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If an image file size were to change from 80kb to 100kb every couple of weeks, would the search bots notice this change and how would a minor change be interpreted? The page consists largley of text which is static.

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3 Answers 3

My intuition, speaking from about two years of experience, is that this would eventually have a negative effect overall. Search Engines, at least the larger ones, tend to cache things like this. If you've got a search engine checking your page, say, every 15 days and that's how often that size is changing, what you think you're advertising to the search engine is:

"Hey, look! My page is staying current and being changed!"

What you'd actually be saying (and, again, this is my opinion):

"I'm not creating any new content for users, I've just found a way to make it look like I'm continuing to update my page and stay relevant, but, sometimes, I change it to a bigger file which is worse for page load speed and sometimes I change it back, but it keeps cycling."

I just wouldn't do this. Is there a reason it has to change or can you just keep it as the 80kb file? If they're different image with different alt text, I wouldn't worry about it.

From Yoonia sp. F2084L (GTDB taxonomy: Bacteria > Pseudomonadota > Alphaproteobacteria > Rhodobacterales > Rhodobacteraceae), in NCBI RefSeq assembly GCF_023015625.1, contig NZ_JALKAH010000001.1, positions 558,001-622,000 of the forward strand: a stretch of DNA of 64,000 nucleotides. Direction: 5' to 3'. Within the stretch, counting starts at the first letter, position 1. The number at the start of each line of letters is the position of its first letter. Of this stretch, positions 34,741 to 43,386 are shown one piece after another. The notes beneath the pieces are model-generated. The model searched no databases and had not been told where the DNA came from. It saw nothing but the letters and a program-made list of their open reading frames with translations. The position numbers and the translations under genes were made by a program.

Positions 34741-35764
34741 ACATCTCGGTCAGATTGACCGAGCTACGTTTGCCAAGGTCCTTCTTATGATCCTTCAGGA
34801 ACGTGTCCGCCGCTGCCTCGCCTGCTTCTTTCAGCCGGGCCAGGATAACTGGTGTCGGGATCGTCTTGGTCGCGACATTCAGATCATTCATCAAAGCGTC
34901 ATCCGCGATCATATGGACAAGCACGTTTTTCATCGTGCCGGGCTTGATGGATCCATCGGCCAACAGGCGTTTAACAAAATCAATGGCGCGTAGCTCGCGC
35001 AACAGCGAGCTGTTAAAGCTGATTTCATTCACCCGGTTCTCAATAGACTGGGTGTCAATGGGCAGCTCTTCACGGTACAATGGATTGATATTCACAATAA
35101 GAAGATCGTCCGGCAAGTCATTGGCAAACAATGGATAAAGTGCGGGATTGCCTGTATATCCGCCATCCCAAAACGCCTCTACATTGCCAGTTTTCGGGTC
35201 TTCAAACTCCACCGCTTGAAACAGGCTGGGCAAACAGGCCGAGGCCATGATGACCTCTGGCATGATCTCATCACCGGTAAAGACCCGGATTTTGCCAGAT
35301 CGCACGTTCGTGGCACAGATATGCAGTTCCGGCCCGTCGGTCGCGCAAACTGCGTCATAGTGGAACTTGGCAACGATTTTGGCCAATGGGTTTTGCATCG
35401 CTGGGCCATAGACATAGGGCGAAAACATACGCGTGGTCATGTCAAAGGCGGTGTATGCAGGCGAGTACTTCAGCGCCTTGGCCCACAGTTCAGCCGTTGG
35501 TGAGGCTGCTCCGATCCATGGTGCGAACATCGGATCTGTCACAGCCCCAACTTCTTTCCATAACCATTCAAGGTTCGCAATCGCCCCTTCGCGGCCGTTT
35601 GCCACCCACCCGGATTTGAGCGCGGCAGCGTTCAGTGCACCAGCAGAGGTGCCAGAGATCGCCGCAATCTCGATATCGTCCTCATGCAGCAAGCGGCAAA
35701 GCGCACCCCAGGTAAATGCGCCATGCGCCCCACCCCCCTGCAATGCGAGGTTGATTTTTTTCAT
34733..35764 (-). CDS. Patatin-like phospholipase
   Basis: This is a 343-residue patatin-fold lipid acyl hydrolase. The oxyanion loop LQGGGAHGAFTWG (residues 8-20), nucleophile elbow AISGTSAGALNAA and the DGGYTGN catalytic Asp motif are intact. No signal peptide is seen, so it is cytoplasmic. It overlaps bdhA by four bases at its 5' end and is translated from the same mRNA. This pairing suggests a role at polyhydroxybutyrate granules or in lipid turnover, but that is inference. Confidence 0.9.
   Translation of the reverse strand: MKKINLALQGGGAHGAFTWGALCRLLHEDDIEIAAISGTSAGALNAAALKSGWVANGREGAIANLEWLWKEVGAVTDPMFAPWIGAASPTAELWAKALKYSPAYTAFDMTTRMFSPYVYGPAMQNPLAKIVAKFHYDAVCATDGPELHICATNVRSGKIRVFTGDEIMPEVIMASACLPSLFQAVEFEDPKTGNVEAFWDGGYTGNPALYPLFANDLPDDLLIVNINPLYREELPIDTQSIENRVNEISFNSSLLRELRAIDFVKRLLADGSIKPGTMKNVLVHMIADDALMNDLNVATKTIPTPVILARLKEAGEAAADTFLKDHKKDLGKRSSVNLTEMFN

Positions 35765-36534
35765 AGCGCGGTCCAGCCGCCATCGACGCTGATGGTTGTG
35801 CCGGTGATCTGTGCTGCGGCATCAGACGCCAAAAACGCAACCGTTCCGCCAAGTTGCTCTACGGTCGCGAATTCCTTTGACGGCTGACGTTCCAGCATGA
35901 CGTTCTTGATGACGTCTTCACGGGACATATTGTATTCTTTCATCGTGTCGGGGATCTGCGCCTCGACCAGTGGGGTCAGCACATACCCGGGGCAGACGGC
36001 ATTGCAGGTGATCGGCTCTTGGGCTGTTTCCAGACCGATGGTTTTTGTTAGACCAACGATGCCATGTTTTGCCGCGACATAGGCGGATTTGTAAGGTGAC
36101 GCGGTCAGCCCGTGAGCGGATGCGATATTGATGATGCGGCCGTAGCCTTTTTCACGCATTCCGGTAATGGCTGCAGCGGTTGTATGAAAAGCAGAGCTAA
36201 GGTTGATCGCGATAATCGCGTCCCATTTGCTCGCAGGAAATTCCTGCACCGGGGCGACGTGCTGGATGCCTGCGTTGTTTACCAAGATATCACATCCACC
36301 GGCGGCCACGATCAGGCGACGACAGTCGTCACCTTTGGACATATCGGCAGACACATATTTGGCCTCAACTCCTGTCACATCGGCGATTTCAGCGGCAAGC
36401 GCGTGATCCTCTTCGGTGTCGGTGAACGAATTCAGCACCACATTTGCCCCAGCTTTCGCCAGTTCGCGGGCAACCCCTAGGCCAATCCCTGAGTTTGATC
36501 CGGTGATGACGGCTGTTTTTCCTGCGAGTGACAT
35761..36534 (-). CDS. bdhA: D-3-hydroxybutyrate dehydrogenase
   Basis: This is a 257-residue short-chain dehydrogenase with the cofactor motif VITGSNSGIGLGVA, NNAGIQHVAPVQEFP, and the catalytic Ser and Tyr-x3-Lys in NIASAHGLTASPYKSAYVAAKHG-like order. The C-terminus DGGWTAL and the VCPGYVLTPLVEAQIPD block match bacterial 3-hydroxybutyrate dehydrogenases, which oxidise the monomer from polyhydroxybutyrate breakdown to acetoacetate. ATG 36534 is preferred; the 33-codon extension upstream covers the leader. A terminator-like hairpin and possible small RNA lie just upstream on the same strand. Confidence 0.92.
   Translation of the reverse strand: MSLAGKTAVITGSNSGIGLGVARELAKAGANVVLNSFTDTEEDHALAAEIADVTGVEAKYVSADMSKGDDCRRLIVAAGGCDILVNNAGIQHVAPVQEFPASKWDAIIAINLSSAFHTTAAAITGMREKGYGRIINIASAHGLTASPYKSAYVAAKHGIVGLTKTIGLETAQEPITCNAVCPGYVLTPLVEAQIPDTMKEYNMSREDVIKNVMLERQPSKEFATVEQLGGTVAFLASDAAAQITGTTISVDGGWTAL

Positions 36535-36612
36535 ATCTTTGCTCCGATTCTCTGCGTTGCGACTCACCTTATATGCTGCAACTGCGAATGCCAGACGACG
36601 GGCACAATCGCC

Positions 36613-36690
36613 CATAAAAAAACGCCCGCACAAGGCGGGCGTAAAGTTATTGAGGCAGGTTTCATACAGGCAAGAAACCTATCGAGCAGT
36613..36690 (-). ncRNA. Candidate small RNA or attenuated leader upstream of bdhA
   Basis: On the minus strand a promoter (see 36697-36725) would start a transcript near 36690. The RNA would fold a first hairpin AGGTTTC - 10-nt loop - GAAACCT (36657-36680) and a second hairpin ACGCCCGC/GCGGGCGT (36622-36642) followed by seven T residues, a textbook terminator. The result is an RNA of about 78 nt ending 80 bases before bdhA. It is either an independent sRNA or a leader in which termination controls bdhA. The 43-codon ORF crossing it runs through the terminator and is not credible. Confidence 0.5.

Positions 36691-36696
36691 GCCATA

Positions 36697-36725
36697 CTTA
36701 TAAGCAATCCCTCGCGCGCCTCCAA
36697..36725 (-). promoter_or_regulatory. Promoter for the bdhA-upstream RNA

Keep in mind, for this answer, I'm giving the search engines an awful lot of credit. If any are smart enough to detect this kind of stuff yet, they will be eventually. If they are now, my guess is only Google would be able to.

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The image will comprise of market data which is updated every couple of weeks, but the alt text is likely to be the same unless i add something like the date to the alt text. –  Mahalia Samuels Aug 29 '13 at 9:54
    
Ah, I see. I can understand what and why you're doing it now. Since it's such a minor thing, it shouldn't have too much effect. Just be sure not to over-extend the re-index time for your page. If it's hardly ever changing, not including the image, I wouldn't put the timer up too high. I would also probably recommend making sure the alt text is very clear that this is constantly updated date and, as you suggested, add the date or something. This shouldn't have too much impact on SEO, but it's better to be on the safe side. –  Drew Copenhaver Aug 29 '13 at 16:20

Search engines will see the change but I don't think there will be any interpretation regarding SEO (if only the image size file has changed).

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It is possible that this could positively affect the "freshness" value of your page, however it is more likely that it will have no effect at all.

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I also thought about this idea but in definitive, for just one file, I doubt. I don't think search engines are silly. –  Zistoloen Aug 28 '13 at 10:19

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